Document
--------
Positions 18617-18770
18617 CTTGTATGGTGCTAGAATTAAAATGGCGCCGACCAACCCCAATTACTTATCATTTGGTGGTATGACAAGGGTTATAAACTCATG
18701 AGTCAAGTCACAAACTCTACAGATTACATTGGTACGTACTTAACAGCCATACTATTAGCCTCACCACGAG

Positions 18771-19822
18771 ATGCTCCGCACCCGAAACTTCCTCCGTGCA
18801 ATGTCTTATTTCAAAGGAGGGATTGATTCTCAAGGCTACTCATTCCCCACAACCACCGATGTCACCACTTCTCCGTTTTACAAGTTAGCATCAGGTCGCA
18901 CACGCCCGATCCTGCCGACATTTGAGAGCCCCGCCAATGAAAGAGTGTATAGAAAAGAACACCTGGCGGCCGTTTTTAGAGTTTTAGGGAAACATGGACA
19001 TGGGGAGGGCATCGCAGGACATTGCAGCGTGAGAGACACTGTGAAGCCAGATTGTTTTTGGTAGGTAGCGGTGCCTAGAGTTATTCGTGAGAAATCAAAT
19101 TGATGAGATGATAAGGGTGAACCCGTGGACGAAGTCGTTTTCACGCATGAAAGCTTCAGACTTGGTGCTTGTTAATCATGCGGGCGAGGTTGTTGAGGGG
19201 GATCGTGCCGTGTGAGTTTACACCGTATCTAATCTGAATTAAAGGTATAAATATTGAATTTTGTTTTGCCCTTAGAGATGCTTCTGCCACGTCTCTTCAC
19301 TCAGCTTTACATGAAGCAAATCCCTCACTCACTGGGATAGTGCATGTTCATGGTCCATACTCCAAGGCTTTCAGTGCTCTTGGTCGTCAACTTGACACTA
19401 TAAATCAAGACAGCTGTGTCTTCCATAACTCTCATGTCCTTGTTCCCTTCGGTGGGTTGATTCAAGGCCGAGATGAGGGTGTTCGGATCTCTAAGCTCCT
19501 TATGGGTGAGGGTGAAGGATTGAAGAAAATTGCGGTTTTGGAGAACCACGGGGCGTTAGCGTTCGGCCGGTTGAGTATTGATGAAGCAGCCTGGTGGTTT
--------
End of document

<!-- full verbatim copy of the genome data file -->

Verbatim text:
Positions 18617-18770
18617 CTTGTATGGTGCTAGAATTAAAATGGCGCCGACCAACCCCAATTACTTATCATTTGGTGGTATGACAAGGGTTATAAACTCATG
18701 AGTCAAGTCACAAACTCTACAGATTACATTGGTACGTACTTAACAGCCATACTATTAGCCTCACCACGAG

Positions 18771-19822
18771 ATGCTCCGCACCCGAAACTTCCTCCGTGCA
18801 ATGTCTTATTTCAAAGGAGGGATTGATTCTCAAGGCTACTCATTCCCCACAACCACCGATGTCACCACTTCTCCGTTTTACAAGTTAGCATCAGGTCGCA
18901 CACGCCCGATCCTGCCGACATTTGAGAGCCCCGCCAATGAAAGAGTGTATAGAAAAGAACACCTGGCGGCCGTTTTTAGAGTTTTAGGGAAACATGGACA
19001 TGGGGAGGGCATCGCAGGACATTGCAGCGTGAGAGACACTGTGAAGCCAGATTGTTTTTGGTAGGTAGCGGTGCCTAGAGTTATTCGTGAGAAATCAAAT
19101 TGATGAGATGATAAGGGTGAACCCGTGGACGAAGTCGTTTTCACGCATGAAAGCTTCAGACTTGGTGCTTGTTAATCATGCGGGCGAGGTTGTTGAGGGG
19201 GATCGTGCCGTGTGAGTTTACACCGTATCTAATCTGAATTAAAGGTATAAATATTGAATTTTGTTTTGCCCTTAGAGATGCTTCTGCCACGTCTCTTCAC
19301 TCAGCTTTACATGAAGCAAATCCCTCACTCACTGGGATAGTGCATGTTCATGGTCCATACTCCAAGGCTTTCAGTGCTCTTGGTCGTCAACTTGACACTA
19401 TAAATCAAGACAGCTGTGTCTTCCATAACTCTCATGTCCTTGTTCCCTTCGGTGGGTTGATTCAAGGCCGAGATGAGGGTGTTCGGATCTCTAAGCTCCT
19501 TATGGGTGAGGGTGAAGGATTGAAGAAAATTGCGGTTTTGGAGAACCACGGGGCGTTAGCGTTCGGCCGGTTGAGTATTGATGAAGCAGCCTGGTGGTTT